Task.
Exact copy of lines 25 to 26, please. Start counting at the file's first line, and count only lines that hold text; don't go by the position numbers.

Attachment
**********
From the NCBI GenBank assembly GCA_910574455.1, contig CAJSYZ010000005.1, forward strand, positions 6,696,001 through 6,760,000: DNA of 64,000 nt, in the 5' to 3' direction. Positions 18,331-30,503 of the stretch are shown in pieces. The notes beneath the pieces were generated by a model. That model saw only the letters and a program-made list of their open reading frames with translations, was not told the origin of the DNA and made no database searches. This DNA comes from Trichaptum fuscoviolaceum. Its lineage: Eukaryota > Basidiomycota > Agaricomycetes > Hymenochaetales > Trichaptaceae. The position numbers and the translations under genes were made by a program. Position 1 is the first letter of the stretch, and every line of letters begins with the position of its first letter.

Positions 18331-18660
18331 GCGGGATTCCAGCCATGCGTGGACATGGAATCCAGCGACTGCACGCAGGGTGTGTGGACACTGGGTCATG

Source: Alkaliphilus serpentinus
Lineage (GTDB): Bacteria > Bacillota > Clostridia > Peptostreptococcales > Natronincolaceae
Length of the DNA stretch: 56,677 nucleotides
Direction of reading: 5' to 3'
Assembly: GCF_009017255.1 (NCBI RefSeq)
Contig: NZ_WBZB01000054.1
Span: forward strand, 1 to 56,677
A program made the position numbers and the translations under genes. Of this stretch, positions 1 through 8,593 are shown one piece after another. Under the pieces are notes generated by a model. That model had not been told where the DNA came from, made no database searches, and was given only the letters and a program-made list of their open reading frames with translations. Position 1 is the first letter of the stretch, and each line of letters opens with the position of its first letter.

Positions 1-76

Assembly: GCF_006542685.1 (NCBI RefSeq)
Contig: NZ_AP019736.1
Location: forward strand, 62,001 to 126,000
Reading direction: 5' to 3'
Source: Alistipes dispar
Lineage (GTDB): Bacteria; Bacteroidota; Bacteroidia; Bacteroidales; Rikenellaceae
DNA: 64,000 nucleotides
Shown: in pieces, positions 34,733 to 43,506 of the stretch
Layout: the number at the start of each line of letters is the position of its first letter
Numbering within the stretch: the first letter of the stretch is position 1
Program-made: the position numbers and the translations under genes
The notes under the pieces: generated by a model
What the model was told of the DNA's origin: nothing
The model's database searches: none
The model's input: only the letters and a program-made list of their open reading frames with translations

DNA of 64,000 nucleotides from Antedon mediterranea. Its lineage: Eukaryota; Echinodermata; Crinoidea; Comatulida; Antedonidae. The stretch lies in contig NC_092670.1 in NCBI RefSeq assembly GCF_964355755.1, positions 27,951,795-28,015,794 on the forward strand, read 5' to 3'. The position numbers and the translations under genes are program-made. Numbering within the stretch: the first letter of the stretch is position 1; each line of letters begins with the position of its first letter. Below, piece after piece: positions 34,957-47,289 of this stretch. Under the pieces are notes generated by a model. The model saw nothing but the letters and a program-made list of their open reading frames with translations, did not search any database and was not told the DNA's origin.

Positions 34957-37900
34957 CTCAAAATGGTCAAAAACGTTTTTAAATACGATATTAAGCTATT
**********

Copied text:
What the model was told of the DNA's origin: nothing
The model's database searches: none